Yeah, of course I had to go to the film anyway. My daughter is a complete Tolkien nerd who made her own elf dress to wear to it (and she looks the part too). So I let her enjoy it even as I rolled my eyes at the dialog.

It's really frustrating, because you get the distinct sense that the actors are doing all they can to rescue this movie from the director's idiocy (except for Evangeline Lily). Handled right, this could have been one of the greatest films in history. Freeman was a better Bilbo than I thought possible, the actors playing the dwarves are were spot on, and I didn't see a really false note from any other characters unless it was forced on them by the writing (Kili).

Anonymous bob k. mando December 24, 2014 12:56 AM  

consider this:
i would much rather watch El Dorado ( Wayne, Mitchum, Caan and a chick with excellent facial structure, Michele Carey ) than any of the PJ Middle Earth movies.

or the boxed set series for The Prisoner.

or Neon Genesis: Evangelion

that should give you a pretty good baseline on where i'm coming from.

Anonymous kfg December 24, 2014 1:01 AM  

Shut up, Shinji.

Anonymous kh123 December 24, 2014 1:27 AM  

"first published in 1977, The Silmarillion was the first of the Middle Earth stories that JRR started writing ... in *1914*. think on that. Tolkein was, writing, re-writing and changing just the Silmarillion for 60+ years."

Solzhenitsyn wrote with the thought that he'd never see any of his work published, that he'd either have been sentenced again or executed by that point.

A bit divergent, but same with Thucydides' books; he wrote - and admitted - knowing that audiences in his time would neither get nor care about what he wrote and why.

Jesus didn't even bother to write. And we have some of the most memorable parables and rhetorical takedowns the world over.

Is it any wonder why most art today sucks. Maybe it is true, given the history of the world, that art can only flourish when society (and the artist) isn't living hand-to-mouth; or conversely, that creative craftsmanship has an inverse relationship to personal and cultural affluence.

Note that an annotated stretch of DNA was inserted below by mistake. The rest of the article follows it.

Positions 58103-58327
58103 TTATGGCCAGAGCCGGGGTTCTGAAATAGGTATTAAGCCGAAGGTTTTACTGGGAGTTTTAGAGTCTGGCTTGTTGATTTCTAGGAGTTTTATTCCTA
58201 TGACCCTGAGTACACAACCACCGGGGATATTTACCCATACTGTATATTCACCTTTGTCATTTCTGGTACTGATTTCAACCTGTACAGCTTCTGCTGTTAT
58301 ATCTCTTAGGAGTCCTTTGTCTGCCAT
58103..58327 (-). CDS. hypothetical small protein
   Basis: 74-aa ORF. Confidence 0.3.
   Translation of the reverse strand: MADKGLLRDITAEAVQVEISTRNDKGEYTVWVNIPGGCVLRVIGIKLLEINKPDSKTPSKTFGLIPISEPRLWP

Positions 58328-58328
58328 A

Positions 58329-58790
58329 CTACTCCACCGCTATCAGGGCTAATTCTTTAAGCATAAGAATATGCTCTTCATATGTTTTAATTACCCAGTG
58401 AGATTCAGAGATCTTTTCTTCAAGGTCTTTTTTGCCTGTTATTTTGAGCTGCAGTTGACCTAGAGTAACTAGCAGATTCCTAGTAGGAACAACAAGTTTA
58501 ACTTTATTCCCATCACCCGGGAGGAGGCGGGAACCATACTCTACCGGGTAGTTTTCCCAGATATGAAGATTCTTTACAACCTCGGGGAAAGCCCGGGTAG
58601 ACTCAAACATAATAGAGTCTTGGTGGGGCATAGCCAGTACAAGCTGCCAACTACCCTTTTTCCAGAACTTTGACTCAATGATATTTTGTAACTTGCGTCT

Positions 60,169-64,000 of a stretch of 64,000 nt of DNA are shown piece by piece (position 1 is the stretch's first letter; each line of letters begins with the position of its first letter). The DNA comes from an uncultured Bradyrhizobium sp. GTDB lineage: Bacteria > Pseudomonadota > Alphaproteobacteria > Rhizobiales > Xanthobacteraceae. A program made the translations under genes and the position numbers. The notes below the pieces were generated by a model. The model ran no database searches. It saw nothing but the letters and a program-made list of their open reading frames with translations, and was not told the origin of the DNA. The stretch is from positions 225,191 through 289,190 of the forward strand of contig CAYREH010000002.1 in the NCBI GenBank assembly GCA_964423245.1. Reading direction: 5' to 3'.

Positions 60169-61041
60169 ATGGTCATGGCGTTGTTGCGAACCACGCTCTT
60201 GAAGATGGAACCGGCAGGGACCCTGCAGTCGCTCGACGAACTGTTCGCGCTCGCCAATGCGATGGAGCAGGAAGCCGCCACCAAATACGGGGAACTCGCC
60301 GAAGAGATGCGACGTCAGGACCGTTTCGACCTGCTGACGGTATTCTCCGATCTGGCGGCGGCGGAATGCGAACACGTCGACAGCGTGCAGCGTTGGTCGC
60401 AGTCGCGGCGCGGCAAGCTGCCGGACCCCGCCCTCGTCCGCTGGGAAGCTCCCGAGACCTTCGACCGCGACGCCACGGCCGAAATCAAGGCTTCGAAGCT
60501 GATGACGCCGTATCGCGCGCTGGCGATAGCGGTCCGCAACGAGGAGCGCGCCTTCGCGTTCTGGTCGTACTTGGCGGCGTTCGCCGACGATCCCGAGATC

In the end though... how can anyone really create or have an inspiring vision if they don't have a mission statement. One that not only transcends the everyday go-along-to-get-along, but their own lifetime as well.

Writing for 60+ years. Because you don't think it's ready. Now that's an artist.

Anonymous Aeoli Pera December 24, 2014 2:08 AM  

>or Neon Genesis: Evangelion

Haters gonna hate. Pointing out that Evangelion was shallow ignores the deep end, and anyway I enjoyed both.

Blogger Danby December 24, 2014 2:19 AM  

Written and produced under license from The Saul Zaentz Company d/b/a Middle-earth Enterprises (SZC). --poster blurb

And you want to know why it sucks?

Blogger ray December 24, 2014 3:13 AM  

Glorfindel is affirmative-actioned by Arwen, who sneaks up on Aragorn in the wild and bravely saves Frodo and the quest. Not credible and needlessly defaces the novel. Sellout to feminism and money. Disservice to John and his readers.

First two Hobbit films wandered too far away from Bilbo and the basics. Strongest scene was dwarves at Bag End, especially when Bilbo gets up the next morning thinking he's off the hook.

There's huge film potential in the Silmarillion, many ready adaptations there. But not with this crew. Too much ego, money grubbing, and concessions to LCD womanism. And no more female screenwriters to undercut the power of the intact narrative.

Anonymous Scooter December 24, 2014 3:30 AM  

The whole 'cash-grabbing' criticism is not a legitimate dismissal of the films. Every movie is about making money, as is 99% of all art ever made.

Blogger ray December 24, 2014 3:50 AM  

Wes Anderson would've done a better job.

Ridley Scott would have knocked Hobbit outta the park.

Anonymous kh123 December 24, 2014 4:15 AM  

"The whole 'cash-grabbing' criticism is not a legitimate dismissal of the films."

Neither is it for National Socialism, but I'm betting you're not going to go there.

Think: Multiple reasons, independent but sometimes overlapping one another. Money itself is not the root of all evil; but the love of money...

As a general rule, folks who use the above line to discredit criticism tend to be not all that successful in either category.

Blogger John Wright December 24, 2014 4:19 AM  

@Crowhill
"I haven't seen Hobbit III, but my reaction to Jackson is that he does evil characters well (e.g., Gollum, Orcs) but he simply doesn't understand nobility or temptation. He did an absolutely horrible job with Aragorn, Boromir, Faramir and Denethor. "